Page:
When I work with endurance athletes I find they often put the emphasis on getting enough protein. Or, more protein. Or, lots and lots of protein. Your body uses protein to build and maintain muscles, cartilage, skin, and blood as well as in the production of hormones and enzymes. Your body doesn’t like to use protein for energy. I’ll occasionally see an endurance athlete over-eating protein and under eating carbohydrates and suffering from fatigue and tiredness. Our bodies like to use fat and carbohydrates for energy, not protein. Hence, if you eat too much protein and not enough carbohydrates, you may be really tired. Adding in some extra carbohydrates can give you more energy and fight fatigue.
How much protein is enough? The research shows that about one gram per pound of body weight (up to 35% of total calories) is about the most our bodies can use. The research has also shown that having about 30 grams of protein each time you eat is optimal for building and maintaining lean body mass. If you’re having a protein shake with 40, 60 or more grams of protein that doesn’t mean you’re going to build a lot of muscle.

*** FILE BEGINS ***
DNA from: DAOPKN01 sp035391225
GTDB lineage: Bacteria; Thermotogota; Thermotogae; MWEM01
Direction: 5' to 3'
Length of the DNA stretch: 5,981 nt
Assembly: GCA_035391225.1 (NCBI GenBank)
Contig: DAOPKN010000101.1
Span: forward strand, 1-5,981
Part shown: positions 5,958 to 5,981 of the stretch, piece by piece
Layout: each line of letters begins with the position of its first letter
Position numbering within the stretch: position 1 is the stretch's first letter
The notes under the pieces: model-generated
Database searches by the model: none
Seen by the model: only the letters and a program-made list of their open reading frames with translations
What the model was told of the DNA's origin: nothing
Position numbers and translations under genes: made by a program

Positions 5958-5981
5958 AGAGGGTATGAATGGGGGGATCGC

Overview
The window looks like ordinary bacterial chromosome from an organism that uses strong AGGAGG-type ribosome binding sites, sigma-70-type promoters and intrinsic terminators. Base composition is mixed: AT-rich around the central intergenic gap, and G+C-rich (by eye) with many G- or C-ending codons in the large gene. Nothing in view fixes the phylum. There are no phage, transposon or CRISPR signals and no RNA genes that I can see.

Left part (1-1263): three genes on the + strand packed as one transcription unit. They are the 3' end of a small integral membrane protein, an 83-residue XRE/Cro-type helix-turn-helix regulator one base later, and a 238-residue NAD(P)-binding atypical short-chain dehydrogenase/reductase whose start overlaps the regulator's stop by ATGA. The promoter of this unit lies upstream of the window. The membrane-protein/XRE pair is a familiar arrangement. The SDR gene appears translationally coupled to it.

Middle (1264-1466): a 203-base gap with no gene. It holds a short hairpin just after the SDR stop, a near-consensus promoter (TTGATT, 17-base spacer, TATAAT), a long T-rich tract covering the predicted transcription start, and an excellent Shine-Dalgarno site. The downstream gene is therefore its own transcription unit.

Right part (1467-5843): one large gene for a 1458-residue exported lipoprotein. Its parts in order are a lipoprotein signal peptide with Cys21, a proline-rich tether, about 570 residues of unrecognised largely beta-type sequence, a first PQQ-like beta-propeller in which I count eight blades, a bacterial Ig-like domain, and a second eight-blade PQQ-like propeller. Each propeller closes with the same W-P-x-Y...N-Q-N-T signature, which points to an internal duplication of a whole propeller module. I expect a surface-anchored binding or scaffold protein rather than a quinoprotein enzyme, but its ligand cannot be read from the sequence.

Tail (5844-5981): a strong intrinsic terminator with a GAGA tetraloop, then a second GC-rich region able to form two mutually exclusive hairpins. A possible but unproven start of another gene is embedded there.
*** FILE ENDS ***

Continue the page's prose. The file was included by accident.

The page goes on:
What does your body do with excess protein? One of two things typically happens with protein. If you are eating too many calories, your body can turn it into fat and store it. The second thing that can happen is your body can turn protein into glucose that is used for energy through a process called gluconeogenesis. Your body can also turn fat into glucose through gluconeogenesis.
If you don’t know how much protein you are eating, logging your food for a few days can help. There are some great apps/websites out there such as MyFitnessPal, MyNetDiary, LoseIt, and DailyPlate. Understanding how much protein you are eating can help you fine tune your nutrition plan and help you reach your goals!